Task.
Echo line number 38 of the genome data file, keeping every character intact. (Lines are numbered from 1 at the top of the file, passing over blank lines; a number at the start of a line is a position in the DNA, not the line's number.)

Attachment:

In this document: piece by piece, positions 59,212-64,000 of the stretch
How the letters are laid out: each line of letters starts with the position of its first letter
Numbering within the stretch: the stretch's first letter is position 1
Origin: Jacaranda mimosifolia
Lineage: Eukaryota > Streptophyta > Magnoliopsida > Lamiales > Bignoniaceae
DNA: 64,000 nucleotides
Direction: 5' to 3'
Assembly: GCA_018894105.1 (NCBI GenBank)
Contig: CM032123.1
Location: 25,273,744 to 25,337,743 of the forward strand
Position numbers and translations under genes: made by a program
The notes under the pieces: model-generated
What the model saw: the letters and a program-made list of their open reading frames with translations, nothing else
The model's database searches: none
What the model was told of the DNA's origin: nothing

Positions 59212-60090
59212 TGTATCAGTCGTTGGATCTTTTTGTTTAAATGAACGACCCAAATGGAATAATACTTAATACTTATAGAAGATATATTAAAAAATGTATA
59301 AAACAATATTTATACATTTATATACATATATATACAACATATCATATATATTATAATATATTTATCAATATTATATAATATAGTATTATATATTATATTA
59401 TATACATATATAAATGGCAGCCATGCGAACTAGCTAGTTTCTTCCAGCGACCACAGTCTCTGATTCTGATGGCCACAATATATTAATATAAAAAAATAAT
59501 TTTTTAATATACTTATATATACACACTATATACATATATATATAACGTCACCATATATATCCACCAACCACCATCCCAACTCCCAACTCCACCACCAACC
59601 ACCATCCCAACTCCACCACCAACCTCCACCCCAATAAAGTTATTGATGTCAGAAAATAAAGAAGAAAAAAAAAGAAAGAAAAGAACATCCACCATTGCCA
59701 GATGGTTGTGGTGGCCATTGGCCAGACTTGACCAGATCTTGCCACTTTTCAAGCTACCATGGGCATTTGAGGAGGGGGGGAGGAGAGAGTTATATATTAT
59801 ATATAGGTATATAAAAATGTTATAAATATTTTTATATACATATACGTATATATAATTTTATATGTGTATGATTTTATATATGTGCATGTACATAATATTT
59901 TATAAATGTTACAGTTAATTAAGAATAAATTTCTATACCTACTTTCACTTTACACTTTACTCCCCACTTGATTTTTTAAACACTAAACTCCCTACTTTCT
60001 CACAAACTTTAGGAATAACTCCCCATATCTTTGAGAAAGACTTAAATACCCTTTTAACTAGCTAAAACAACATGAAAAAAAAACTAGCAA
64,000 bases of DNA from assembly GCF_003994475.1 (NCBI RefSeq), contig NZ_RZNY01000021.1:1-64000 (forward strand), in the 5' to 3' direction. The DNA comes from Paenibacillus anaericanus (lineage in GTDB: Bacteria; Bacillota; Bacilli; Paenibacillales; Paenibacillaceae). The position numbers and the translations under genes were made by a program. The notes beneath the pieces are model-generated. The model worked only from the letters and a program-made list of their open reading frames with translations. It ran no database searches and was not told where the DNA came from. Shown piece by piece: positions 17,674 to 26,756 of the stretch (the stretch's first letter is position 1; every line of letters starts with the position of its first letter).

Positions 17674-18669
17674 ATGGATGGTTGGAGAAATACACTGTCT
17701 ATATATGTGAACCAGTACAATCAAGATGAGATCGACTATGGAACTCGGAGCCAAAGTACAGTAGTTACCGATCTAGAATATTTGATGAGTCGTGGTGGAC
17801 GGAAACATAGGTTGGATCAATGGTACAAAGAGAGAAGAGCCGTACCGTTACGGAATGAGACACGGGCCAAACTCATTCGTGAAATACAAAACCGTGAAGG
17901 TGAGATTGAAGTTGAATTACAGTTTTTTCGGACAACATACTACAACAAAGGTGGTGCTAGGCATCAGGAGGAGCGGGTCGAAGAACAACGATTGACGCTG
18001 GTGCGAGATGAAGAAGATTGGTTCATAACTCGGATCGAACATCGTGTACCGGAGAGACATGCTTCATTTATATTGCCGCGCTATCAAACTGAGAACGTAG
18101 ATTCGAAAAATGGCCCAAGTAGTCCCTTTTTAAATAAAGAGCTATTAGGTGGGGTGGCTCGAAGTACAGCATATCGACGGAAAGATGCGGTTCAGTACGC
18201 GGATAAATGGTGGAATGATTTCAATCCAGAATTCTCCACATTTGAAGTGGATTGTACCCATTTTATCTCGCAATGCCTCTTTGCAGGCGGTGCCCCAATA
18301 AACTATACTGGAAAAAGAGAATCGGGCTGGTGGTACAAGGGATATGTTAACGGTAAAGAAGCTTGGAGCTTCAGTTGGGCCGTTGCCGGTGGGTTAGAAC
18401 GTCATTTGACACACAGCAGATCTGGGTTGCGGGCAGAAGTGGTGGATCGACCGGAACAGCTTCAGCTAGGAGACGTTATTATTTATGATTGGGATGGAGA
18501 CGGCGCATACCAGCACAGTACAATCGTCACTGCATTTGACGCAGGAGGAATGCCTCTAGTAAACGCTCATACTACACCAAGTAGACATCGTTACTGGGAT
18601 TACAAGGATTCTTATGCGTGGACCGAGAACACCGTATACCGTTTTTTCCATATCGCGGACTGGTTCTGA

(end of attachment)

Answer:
18601 TACAAGGATTCTTATGCGTGGACCGAGAACACCGTATACCGTTTTTTCCATATCGCGGACTGGTTCTGA